New Papers

Smalheiser, Neil Nsmalheiser at PSYCH.UIC.EDU
Sun Oct 17 12:58:47 EDT 2010

As I read the "Ortega hypothesis" paper, I see a glaring issue. 

The authors do say "It is not yet clear (especially for the social sciences) whether citation impact is a good approximation of actual research impact and of the role of research in scientific
advancements."  Yet their confident interpretations and conclusions rest entirely on that assumption.

Here is an alternative interpretation: Certain fields are "hot" and have a lot of people working in them very actively, at least for a while. The papers that deal with "hot topics" will garner a lot of interest and citations, and will cite each other. Even middling papers with good timing will be cited a lot. And this is without asking whether "hot topics" really have more long-term impact than other areas when viewed (say) 20 or 50 years later.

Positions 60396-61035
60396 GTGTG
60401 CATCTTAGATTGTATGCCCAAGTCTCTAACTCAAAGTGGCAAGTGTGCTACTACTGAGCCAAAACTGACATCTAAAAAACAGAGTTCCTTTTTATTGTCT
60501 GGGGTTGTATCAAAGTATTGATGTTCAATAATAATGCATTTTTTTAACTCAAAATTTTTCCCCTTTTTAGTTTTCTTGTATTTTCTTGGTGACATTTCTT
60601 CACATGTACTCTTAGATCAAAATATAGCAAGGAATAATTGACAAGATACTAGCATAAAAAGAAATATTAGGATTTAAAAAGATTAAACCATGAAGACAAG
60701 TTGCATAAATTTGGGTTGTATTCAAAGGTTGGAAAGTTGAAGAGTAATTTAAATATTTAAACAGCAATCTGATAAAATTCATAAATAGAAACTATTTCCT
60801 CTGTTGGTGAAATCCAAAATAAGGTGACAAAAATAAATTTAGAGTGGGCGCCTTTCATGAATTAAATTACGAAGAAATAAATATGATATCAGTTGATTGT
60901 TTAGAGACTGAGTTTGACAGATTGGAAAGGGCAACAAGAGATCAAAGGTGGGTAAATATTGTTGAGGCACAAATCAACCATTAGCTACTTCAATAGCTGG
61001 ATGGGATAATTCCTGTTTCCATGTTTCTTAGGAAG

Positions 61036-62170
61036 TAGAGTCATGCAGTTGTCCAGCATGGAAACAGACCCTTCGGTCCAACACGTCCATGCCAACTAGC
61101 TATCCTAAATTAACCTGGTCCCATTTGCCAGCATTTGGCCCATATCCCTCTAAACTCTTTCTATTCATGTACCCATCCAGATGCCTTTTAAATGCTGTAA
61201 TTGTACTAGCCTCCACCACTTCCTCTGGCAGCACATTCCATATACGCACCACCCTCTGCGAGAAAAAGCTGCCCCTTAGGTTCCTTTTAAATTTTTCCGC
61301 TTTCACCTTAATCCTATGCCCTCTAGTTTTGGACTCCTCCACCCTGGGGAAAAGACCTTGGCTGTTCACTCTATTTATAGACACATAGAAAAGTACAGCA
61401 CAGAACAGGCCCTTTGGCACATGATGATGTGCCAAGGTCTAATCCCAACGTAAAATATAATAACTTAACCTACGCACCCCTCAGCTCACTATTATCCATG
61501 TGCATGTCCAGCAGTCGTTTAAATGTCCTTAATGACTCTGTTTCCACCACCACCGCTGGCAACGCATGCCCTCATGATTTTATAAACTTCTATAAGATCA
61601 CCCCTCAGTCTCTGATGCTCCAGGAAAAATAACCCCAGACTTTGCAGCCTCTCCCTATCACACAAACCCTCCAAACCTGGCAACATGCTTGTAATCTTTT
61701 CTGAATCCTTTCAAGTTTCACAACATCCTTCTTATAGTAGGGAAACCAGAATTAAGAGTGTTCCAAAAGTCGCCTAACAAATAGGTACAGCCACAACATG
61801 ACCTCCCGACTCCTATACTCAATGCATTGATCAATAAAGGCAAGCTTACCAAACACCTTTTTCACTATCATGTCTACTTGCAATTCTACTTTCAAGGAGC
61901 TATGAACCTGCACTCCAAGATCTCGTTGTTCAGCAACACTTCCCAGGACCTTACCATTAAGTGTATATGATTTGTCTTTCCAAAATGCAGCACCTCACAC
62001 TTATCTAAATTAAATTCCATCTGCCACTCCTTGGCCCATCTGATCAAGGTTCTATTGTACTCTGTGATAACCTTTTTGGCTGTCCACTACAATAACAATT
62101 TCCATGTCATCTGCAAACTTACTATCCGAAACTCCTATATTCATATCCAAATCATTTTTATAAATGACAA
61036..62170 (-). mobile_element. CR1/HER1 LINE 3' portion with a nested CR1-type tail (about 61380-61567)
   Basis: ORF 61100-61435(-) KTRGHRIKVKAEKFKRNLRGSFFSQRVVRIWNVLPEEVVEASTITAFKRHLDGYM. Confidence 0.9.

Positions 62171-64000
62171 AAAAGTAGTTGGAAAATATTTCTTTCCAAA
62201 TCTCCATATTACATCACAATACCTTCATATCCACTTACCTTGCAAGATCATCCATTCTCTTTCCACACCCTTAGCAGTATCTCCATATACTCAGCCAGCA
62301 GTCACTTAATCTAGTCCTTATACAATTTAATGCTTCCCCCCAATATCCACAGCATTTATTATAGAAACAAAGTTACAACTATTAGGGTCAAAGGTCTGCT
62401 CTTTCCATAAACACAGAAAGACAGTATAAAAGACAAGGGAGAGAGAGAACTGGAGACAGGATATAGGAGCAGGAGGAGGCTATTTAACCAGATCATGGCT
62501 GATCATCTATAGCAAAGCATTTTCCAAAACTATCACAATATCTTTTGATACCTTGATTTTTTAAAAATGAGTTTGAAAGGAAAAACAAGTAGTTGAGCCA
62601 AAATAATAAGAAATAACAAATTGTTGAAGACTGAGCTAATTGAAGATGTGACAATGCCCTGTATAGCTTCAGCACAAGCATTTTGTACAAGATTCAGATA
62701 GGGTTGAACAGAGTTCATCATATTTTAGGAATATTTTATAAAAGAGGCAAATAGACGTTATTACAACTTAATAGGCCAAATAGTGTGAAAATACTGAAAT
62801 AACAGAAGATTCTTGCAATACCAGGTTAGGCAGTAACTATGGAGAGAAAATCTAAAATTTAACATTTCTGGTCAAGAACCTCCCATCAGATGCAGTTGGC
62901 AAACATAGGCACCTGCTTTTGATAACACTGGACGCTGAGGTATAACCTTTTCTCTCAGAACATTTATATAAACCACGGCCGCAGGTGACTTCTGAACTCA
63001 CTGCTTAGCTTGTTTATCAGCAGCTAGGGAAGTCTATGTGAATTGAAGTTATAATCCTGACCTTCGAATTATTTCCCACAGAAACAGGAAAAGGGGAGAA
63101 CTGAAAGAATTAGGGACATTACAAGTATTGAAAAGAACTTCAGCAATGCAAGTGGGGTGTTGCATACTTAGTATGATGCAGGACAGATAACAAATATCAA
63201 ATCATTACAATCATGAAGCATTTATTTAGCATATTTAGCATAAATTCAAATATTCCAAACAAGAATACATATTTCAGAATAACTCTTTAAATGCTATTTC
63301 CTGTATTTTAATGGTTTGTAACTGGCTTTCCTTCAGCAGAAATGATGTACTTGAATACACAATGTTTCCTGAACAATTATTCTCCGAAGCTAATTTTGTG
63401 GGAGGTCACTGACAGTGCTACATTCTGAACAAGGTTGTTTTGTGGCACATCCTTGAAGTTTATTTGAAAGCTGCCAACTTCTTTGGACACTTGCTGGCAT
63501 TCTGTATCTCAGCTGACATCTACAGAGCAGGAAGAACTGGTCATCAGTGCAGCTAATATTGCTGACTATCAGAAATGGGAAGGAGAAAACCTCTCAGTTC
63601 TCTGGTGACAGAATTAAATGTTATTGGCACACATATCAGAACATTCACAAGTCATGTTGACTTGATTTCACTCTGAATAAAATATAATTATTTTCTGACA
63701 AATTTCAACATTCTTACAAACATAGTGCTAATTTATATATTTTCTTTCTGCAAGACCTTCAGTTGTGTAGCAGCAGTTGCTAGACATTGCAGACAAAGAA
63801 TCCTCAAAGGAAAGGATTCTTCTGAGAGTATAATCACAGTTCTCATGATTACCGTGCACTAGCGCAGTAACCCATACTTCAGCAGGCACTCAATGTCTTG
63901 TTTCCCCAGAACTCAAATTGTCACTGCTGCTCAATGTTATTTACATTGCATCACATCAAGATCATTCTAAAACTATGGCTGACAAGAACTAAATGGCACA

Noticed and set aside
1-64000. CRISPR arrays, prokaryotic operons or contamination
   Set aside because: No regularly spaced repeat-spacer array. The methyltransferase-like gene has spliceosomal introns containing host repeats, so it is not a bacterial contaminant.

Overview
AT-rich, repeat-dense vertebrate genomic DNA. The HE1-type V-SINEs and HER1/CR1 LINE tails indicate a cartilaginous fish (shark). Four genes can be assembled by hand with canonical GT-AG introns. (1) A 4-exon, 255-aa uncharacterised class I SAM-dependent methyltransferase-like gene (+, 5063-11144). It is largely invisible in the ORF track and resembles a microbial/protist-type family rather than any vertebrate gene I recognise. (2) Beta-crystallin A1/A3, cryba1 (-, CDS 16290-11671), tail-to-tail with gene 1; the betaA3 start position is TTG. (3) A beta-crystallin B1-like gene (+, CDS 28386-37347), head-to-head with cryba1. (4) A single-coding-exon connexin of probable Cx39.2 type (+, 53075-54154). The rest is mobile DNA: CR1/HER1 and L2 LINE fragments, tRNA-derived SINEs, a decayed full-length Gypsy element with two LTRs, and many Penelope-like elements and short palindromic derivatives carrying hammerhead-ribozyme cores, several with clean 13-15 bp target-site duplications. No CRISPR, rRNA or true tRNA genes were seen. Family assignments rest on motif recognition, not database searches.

Do we believe that the best work will deal with "hot topics"?  At the very least, analyses of impact should not simply deal with entire disciplines, but should take into account the community structure of the field that cites the index paper. (My apologies if that has been dealt with by the authors in other venues.)

Neil Smalheiser

From: ASIS&T Special Interest Group on Metrics [SIGMETRICS at LISTSERV.UTK.EDU] On Behalf Of Bornmann, Lutz [Lutz.Bornmann at GV.MPG.DE]
Sent: Saturday, October 16, 2010 1:41 PM
Subject: [SIGMETRICS] New Papers

Dear colleague:

You might be interested in two new papers. Recently, Nature News reported on
the first one

1) Bornmann, L. de Moya Anegón, F., & Leydesdorff, L. (2010). Do scientific
advancements lean on the shoulders of giants? A bibliometric investigation of
the Ortega hypothesis. PLoS ONE, 5(10), e13327:

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